‘There’s always light’: President-elect Biden inherits divided country, ongoing pandemic

In this file photo, Democratic presidential candidate former Vice President Joe Biden speaks during a campaign rally Monday, March 2, 2020, at Texas Southern University in Houston. | Associated Press photo by Michael Wyke, St. George News

ST. GEORGE — Just before noon EST (10 a.m. MST) on Wednesday, President-elect Joe Biden will be sworn in as the 46th president of the United States during a time unlike any other in American history. With the state of the nation awash in division and the fallout of an ongoing pandemic, Biden will reportedly be calling for unity and optimism.

In this May 2017 file photo, Joe Biden speaks at Harvard University in Cambridge, Mass. Declaring “this is a time for big dreams,” May 24, 2017 | Associated Press file photo by Steven Senne, St. George News

The COVID-19 pandemic continues to cut across the country and has thus far claimed 400,000 American lives. A ceremony of remembrance was held Tuesday in Washington, D.C., and other cities across the nation to remember those who died.

An estimated 25,000 National Guard soldiers have been deployed to the nation’s capital due to fears of violent protests breaking out in response to the inauguration amid continuing claims from Trump supporters that the election was stolen from him.

A general atmosphere of division has also settled across the country and stoked fears for the future on both sides of the political spectrum. This has only worsened since the Jan. 6 riot that saw the breach of the U.S. Capitol by protesters.

Despite these issues, the president-elect offered a brief comment of hope Tuesday in his home state of Delaware before leaving for Washington, D.C.

“I know these are dark times,” Biden said, “but there’s always light …. There’s always light.”

He also remarked on how the nation can change, and change for the better, as he recalled speaking to family members while waiting at a train station several years ago to meet up with a Black man who would become the first African-American to be elected president of the United States.

This was quite a change from the bleak, dark days that came in the wake of Martin Luther King. Jr.’s assassination, Biden said.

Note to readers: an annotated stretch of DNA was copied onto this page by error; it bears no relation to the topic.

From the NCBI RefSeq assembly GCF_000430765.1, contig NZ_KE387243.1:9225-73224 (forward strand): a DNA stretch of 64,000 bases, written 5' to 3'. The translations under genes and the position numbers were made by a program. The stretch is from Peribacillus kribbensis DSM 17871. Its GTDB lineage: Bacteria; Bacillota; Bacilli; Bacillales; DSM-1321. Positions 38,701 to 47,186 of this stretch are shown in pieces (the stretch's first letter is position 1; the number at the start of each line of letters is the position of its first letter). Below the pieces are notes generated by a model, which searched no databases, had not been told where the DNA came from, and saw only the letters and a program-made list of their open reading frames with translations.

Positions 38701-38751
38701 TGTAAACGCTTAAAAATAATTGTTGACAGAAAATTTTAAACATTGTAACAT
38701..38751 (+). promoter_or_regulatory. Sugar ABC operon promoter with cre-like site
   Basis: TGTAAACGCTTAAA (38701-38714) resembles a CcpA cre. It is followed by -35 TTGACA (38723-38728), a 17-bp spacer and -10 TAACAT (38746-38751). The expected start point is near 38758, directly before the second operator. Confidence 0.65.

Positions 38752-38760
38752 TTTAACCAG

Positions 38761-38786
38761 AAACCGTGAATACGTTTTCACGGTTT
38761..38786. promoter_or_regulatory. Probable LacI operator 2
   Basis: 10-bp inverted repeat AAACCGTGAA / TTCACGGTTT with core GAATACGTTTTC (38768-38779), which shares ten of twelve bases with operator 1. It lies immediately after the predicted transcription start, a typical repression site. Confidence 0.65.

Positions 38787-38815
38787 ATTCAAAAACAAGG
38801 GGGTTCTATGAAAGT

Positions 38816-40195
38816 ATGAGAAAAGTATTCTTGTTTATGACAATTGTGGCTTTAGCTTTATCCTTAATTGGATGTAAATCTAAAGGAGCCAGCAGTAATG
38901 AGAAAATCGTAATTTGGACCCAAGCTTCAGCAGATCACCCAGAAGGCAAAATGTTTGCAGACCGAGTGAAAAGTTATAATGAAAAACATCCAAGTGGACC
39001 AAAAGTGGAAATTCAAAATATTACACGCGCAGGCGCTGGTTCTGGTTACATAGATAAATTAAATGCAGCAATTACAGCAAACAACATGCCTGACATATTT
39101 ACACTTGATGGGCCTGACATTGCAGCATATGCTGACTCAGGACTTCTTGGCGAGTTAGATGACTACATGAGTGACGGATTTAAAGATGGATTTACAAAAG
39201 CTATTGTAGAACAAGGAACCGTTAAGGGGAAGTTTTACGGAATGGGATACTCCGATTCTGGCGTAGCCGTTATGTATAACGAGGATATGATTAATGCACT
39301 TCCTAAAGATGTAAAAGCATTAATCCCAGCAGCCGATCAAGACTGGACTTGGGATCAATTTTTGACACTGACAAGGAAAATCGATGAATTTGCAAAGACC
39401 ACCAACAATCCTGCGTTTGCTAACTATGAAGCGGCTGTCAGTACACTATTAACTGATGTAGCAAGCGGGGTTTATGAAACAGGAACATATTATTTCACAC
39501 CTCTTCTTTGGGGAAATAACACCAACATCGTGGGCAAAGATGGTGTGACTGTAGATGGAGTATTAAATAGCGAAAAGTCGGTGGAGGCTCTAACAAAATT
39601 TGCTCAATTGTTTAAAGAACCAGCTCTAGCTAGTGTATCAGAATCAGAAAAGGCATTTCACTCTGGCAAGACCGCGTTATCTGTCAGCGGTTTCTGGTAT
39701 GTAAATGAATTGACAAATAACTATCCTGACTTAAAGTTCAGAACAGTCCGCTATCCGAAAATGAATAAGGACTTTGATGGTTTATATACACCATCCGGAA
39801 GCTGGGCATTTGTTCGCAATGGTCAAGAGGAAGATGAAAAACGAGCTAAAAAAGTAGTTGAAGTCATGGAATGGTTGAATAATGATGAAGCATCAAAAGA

In this Nov. 30, 2010, file photo, California Attorney General Kamala Harris gives her first news conference in Los Angeles, Calif. | Associated Press file photo by Damian Dovarganes, St. George News

Now Biden will be returning to Washington, D.C., as a president who will have the first Black woman of Southeast Asian-descent, former California Democrat Sen. Kamala Harris, as his vice president.

“Don’t tell me things can’t change,” Biden said. “They can, and they do.”

Diverse cabinet picks and a hope for an inclusive president

According to various other news outlets, the president-elect’s cabinet may be among the most diverse in American history.

Among Biden’s cabinet appointees is the first Native American woman, Rep. Deb Haaland, D-New Hampshire, to serve in a cabinet position as the next Secretary of the Interior. Many women have also been nominated for various cabinet-level positions.

Rachel Levine, a transgender woman, pediatrician and former general physician and the current health secretary of Pennsylvania, was also recently nominated by the incoming Biden administration to be the assistant secretary of health.

Prospective Cabinet members representing other minorities within America have also been nominated.

“One of the things he’s already done is form a cabinet that’s much closer to look like America’s diverse demographic,” Chuck Goode, chair of the Washington County Democrat Party, told St. George News.

Expressing a great amount of hope for the future thanks to an incoming Biden presidency, Goode said he believes the next president will strive to be inclusive to all Americans.

“Everyone, I hope, is going to feel included,” Goode said. “It’s a chance for all of us to come together.”

On the new president’s check list

Goode said he is also looking forward to what the Biden administration plans to do following the inauguration.

According to NBC News, Biden’s first 10 days as president will include proposing legislation offering a pathway to citizenship for undocumented immigrants, reversing President Donald Trump’s travel ban on certain Islamic countries, rejoining the Paris Climate Accords, extending a pause on student loan payments, launching a 100-day mask-wearing campaign and extending a moratorium on evictions and foreclosures.

Chuck Goode talks to the audience at the Washington County Democratic convention at Tonaquint Intermediate School in St. George, Utah, April 2, 2016 | File photo by Don Gilman, St. George News

Moves will also be made on items related to the pandemic, such as expanding testing and protection for workers and finding safe ways to reopen schools and businesses.